When I have a cold or a sickness bug, there is an assumption that after a few days of feeling rough each day will be better and eventually I will wake up snot or nausea free and continue as the same person I was before the cold or sickness set in. With PND it’s different, it’s not a steady incline to the top again, it’s an unpredictable, bumpy ride of ups and downs and I won’t necessarily ever be the same person I was before I got ill which is a bizarre thought.
I think as someone who likes to be doing ok, likes to be moving forward, doing new things and perhaps likes to be in control (haha) I find the unpredictability one of the toughest things to face. I like to make and keep to plans and I love seeing people, helping out where I can and being there for others. Depression makes this much harder. I don’t want to be someone who uses it as an excuse but my capacity right now is nowhere near what it was before tigger came along and I’m slowly having to adjust to this being the case.
I also would love to know when I will be better. When will I no longer wake up some days feeling like the simplest things are hard work? When will I not have huge anxieties over whether I’m good enough or not? When will I be able to drop down on my medication and stay there?
These are questions that no one can answer because every case and situation is different. Most of the time I’m ok with not knowing the answers but sometimes it is overwhelming to think how long this may be with me for but I also know that I am doing alright and I hold tight to the hope that one day I will be depression free and in the meantime my aim is be honest with others about where I’m up to and keep on going one day at a time.
As I mentioned in my first blog, I was diagnosed very late with my postnatal depression. This was partly circumstantial, partly because I didn’t know what feelings were normal after having a baby and partly because I loved my baby so much and felt I had a really good bond with her. Strange thing to say?
My ideas about post-natal depression were very different to my experience of it. In my head someone with PND hadn’t bonded with their baby, felt they wanted to harm their baby perhaps and/or could not cope in anyway with the change that had occurred. Although these can be indicators, this is definitely not a complete picture of all post-natal depression, there are lots of other indicators as well.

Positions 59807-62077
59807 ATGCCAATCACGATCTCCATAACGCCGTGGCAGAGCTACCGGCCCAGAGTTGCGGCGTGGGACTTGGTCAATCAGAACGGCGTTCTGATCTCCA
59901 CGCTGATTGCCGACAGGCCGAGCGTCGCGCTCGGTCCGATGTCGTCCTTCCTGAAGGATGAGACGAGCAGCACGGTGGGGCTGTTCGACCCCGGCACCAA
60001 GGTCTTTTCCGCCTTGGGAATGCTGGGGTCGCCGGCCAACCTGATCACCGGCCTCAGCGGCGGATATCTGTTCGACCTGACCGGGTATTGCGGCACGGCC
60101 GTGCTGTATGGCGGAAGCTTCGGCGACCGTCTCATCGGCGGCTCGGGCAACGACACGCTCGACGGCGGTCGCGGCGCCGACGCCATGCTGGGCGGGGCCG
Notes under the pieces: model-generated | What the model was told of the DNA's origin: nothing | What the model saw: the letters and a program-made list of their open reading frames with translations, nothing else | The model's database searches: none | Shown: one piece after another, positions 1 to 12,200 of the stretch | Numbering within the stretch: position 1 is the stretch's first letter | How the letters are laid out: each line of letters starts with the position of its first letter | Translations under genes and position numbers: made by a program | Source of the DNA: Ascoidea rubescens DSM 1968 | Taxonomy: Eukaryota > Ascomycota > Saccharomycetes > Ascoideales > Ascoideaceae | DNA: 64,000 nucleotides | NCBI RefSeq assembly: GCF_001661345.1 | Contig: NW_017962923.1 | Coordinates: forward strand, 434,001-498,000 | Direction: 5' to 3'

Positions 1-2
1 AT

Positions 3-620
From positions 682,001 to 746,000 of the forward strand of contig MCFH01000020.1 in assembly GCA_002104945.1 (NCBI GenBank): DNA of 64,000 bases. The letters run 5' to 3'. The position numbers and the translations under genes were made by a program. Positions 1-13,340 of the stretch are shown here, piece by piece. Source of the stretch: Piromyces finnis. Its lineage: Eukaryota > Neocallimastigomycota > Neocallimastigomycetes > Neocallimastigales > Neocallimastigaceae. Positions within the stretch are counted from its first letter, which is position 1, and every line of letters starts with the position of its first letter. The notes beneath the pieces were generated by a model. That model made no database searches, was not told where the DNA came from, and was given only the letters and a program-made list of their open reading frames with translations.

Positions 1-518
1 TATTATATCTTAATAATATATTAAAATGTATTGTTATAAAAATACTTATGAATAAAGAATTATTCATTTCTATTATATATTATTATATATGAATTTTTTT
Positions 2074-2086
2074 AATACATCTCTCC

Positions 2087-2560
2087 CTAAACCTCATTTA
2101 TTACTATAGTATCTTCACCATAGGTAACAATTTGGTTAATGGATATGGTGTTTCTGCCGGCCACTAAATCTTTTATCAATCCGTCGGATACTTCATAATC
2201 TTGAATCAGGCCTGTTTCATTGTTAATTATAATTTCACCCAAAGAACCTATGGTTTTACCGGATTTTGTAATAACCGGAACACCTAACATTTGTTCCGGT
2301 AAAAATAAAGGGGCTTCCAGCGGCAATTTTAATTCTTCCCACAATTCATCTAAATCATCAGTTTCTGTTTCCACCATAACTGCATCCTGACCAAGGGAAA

My experience was different. I bonded with Tigger right away, I loved her so much and my PND manifested itself in anxiety around whether as a mum I was good enough, whether decisions I made on her behalf with regards to food, sleep, things we did etc were going to have a huge impact on her life. Anxiety was a massive factor at the beginning along with a massive lack of confidence in my skills as a mum. Most mums feel ill-equipped in those first few days but this feeling continued for me and my anxieties were so out of proportion.
I also felt very little joy or had little interest in things I had always really enjoyed previously. I began to find it difficult to go to places I didn’t know something I had never struggled with before. I’ve always been a vivacious, fun-loving and outgoing individual with lots to say (too much sometimes) and a love of trying new things so this new me did not sit well. I also felt consistently tired but again this seemed normal for a new mum and everyone says how tired you will be or how tired they are but I now know that the fatigue was part of me being unwell.
Despite, all these things it took me at least 7 months before I began to worry about my mood. Seems silly now as it sounds so obvious but it’s funny when you are in it, there is a new baby to take care of who completely depends on you and you are desperate to look like you have adapted to mothering well, it’s easy to ignore all the warning signs.
You can find some of the warning signs here on the MIND website and also tale to someone on the PANDAS helpline if you are concerned at all about how you are feeling. Don’t feel that it can’t be you, don’t struggle in silence just share with someone that you are a little concerned about yourself and ask for help. Believe me I know this is hard but you will feel better for not being alone in it and remember spring will appear.